3
$\begingroup$

In the context of Reinforcement Learning, I have seen that the policy $\pi$ (for some algorithms) is nothing but a Neural Network architecture (for example a Feedforward Neural Network).

This policy is usually annotated as $\pi_{\theta}$, suggesting the policy is parameterized by $\theta$.

Question 1: Does this mean that $\theta$ in this case would represent all the Neural Network's parameters?

Question 2: The notation $\pi_{\theta}(a_{t}|s_{t})$ can be interpreted as "the output probability of Neural Network $\pi$ with parameters $\theta$ of selecting action $a_{t}$ when being input the state $s_{t}$"?

Here I leave an example from the Hugging Face RL course which uses this kind of notation.

$\endgroup$
1
  • 1
    $\begingroup$ Yes. If the policy is represented by a neural network, then both of your statements describe the typical interpretation. $\endgroup$
    – mikkola
    May 24, 2023 at 17:46

1 Answer 1

5
$\begingroup$

Question 1: Does this mean that $\theta$ in this case would represent all the Neural Network's parameters?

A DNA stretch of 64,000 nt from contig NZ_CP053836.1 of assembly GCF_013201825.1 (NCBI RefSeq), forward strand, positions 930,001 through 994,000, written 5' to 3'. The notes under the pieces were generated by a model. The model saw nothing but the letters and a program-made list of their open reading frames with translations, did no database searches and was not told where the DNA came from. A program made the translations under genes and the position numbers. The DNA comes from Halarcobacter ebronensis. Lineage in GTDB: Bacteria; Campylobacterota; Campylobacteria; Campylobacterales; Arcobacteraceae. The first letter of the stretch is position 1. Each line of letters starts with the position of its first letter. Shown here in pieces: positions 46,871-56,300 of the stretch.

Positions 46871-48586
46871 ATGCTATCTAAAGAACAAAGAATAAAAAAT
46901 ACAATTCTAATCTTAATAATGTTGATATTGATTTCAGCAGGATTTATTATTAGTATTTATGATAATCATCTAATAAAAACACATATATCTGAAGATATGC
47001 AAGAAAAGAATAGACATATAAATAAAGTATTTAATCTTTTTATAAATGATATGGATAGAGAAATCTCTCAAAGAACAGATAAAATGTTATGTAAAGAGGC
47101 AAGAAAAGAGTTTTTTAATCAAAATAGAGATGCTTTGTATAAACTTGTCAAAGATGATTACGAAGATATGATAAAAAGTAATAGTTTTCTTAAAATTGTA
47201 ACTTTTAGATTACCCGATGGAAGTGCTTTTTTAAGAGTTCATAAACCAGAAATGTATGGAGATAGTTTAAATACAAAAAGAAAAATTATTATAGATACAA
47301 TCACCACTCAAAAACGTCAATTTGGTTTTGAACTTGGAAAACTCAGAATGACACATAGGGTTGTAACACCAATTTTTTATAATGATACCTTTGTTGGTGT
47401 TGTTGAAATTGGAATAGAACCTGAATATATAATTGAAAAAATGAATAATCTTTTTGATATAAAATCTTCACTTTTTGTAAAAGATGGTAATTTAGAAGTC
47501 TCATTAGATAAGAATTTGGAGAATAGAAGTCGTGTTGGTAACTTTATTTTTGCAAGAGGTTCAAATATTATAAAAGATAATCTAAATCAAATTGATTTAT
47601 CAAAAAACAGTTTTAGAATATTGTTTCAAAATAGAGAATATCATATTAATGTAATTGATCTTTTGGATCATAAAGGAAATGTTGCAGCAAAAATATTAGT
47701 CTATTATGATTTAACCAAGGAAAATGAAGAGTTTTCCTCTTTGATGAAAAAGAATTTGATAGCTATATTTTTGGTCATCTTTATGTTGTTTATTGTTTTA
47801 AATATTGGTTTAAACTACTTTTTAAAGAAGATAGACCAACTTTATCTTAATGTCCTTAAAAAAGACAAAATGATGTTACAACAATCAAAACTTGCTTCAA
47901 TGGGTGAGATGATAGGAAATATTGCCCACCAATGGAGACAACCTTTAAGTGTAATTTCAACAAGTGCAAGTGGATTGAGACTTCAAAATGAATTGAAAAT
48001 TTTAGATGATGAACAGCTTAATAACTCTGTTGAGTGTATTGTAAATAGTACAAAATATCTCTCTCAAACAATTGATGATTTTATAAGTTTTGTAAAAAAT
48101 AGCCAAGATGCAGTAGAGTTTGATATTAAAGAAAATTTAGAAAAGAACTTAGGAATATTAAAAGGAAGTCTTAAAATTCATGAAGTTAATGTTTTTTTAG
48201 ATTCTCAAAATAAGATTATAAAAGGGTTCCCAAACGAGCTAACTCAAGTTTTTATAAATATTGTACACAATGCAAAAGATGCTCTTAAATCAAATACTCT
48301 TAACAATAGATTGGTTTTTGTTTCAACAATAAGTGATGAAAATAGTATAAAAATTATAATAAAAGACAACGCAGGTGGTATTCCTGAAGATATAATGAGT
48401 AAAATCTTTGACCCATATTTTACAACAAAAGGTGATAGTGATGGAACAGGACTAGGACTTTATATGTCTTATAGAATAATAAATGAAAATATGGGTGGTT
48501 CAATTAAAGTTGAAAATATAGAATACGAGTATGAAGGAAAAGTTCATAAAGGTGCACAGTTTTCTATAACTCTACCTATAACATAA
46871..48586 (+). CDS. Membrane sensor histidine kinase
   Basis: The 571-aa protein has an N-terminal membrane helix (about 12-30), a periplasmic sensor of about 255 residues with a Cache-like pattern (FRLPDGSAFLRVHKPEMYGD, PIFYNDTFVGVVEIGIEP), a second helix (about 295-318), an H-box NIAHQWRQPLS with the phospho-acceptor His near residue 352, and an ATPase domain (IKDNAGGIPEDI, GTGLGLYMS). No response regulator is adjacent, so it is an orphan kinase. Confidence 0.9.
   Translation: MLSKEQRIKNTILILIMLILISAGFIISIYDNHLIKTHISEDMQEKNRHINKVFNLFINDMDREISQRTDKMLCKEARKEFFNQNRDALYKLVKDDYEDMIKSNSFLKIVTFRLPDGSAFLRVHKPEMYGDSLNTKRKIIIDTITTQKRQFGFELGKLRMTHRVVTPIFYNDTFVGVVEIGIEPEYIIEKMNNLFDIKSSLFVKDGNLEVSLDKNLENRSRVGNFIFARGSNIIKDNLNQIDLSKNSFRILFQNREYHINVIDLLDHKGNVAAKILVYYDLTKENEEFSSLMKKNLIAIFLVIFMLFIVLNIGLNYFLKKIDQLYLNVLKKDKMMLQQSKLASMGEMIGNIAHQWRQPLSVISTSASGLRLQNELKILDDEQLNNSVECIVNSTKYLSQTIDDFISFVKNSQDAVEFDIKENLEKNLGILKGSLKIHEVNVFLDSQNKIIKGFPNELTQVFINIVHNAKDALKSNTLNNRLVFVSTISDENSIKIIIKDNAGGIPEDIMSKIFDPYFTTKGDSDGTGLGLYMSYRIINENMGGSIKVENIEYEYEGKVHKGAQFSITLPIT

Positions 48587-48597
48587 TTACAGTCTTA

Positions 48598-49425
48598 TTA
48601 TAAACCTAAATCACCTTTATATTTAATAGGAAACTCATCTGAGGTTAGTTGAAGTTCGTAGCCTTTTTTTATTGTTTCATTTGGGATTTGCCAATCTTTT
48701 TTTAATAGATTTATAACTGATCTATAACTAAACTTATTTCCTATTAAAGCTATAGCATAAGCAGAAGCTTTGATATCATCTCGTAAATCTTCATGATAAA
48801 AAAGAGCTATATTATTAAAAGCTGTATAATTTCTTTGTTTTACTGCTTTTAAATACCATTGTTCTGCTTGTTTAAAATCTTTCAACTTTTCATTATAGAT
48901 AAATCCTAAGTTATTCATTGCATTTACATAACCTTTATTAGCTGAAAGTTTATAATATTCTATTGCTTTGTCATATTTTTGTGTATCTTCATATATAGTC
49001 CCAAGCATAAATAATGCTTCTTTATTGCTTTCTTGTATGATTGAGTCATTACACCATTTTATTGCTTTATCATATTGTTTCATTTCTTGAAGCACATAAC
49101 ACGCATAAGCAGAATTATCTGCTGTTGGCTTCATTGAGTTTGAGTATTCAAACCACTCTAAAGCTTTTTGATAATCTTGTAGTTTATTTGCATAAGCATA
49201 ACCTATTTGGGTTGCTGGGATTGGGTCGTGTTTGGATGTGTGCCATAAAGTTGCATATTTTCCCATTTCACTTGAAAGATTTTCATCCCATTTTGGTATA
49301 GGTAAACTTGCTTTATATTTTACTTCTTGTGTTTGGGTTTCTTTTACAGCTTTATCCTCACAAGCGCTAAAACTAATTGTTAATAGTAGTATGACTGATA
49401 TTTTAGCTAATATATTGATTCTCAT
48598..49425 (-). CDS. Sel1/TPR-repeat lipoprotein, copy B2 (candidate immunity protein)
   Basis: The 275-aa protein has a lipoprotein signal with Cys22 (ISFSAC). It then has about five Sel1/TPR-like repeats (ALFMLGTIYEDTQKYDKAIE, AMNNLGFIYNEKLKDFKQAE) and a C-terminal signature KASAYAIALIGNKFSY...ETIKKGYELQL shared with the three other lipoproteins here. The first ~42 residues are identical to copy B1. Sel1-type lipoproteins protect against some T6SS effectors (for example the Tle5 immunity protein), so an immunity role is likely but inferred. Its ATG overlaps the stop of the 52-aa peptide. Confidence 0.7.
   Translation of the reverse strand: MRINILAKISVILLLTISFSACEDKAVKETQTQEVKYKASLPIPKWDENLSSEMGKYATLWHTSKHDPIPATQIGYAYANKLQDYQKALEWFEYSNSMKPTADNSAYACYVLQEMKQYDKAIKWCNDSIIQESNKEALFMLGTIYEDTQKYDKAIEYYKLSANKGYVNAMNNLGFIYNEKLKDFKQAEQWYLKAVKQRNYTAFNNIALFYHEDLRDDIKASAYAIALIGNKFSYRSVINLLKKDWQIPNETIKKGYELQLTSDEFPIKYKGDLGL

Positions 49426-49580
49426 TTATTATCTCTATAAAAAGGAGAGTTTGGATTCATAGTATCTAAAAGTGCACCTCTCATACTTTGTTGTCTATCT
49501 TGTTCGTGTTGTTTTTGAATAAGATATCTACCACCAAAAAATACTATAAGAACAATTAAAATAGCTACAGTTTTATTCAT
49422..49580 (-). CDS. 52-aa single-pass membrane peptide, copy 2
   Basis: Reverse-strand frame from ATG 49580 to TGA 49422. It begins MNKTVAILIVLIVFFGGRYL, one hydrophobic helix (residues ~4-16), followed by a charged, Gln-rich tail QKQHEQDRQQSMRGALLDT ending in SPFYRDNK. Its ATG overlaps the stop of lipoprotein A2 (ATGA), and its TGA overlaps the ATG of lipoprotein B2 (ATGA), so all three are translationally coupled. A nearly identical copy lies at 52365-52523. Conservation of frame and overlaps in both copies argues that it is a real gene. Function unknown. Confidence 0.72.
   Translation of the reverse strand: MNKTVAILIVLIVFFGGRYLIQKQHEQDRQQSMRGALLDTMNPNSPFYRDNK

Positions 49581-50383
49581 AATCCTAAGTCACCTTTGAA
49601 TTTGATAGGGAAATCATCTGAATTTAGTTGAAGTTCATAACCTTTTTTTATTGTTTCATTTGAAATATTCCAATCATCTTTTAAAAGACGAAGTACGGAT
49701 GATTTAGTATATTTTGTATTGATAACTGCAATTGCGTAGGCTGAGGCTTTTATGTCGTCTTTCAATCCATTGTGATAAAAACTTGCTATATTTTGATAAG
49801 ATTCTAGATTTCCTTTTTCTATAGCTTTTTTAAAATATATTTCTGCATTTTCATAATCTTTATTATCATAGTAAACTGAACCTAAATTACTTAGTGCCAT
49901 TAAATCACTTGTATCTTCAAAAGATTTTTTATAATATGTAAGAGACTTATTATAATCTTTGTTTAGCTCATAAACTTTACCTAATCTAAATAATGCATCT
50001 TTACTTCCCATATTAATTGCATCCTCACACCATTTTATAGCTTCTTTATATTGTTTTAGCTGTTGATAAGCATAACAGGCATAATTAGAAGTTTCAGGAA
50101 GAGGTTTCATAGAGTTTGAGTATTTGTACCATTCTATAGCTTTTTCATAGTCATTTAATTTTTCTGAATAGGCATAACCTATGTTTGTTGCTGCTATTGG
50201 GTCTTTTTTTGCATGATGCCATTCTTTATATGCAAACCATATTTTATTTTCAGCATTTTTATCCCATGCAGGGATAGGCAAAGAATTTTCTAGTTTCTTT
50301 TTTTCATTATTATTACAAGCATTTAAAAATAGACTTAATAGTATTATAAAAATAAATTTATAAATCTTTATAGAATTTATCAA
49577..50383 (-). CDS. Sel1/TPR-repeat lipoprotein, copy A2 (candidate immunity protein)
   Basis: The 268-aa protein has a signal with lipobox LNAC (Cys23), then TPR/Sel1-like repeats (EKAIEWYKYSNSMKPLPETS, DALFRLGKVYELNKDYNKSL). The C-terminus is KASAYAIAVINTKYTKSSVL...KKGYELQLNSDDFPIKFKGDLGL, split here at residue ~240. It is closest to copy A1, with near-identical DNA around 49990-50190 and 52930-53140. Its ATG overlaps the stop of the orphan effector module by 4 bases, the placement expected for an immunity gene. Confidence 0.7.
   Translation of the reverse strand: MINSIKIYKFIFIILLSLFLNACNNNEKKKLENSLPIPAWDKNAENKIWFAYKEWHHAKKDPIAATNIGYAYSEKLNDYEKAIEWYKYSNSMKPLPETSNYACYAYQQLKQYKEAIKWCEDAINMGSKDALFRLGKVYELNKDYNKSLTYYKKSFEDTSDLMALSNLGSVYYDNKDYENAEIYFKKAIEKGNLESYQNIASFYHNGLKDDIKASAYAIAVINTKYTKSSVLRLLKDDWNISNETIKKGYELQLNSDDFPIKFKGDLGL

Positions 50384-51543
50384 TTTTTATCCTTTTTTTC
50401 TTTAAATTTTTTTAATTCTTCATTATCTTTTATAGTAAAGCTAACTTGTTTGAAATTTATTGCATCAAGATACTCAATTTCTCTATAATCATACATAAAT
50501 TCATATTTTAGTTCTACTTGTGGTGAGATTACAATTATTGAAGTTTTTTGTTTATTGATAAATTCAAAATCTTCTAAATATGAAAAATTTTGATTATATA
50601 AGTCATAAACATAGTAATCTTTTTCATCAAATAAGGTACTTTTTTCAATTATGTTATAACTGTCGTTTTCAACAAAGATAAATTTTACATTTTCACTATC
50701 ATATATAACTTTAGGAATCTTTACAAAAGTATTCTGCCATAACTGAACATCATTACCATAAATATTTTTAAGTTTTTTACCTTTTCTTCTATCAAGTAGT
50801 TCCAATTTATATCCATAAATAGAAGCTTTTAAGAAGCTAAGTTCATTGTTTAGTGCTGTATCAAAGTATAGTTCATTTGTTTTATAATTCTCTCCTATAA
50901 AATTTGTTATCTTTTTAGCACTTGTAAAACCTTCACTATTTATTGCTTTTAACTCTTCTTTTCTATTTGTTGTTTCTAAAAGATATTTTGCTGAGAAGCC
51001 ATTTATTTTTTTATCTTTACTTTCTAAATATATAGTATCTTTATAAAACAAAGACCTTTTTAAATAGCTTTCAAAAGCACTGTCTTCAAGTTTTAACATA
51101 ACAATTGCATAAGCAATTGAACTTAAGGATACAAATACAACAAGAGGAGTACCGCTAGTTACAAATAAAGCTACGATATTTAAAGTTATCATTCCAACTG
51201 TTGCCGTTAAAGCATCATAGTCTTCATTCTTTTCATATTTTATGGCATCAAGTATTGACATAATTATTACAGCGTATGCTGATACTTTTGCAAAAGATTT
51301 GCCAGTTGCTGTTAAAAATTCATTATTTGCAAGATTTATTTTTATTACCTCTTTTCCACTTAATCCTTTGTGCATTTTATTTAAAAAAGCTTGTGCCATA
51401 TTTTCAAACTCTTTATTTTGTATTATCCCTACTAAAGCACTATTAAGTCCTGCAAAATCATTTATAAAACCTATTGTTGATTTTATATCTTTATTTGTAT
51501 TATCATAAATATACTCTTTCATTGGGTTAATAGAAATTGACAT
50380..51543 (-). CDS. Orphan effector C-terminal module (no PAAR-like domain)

Yes. It doesn't have to be a neural network though. Any parametric model for the policy can be described using the same notation.

Question 2: The notation $\pi_{\theta}(a_{t}|s_{t})$ can be interpreted as "the output probability of Neural Network $\pi$ with parameters $\theta$ of selecting action $a_{t}$ when being input the state $s_{t}$"?

Yes, sort of. The neural network does not make the selection, and does not necessarily output probabilities. For example in a DQN a neural network typically outputs estimated Q values for each action, and a separate piece of code will convert that into a policy and take a sample action. So the notation also covers the behaviour of that additional code that works together with the ANN.

The Policy Gradient example that you linked typically has an ANN that outputs either an array of discrete probabilities that the policy code samples one action from, or it can output the parameters of some distribution, e.g. the mean and variance of a normal distribution, which the rest of the policy code will evaluate and sample from to decide an action in a continuous action space.

$\endgroup$

You must log in to answer this question.

Not the answer you're looking for? Browse other questions tagged .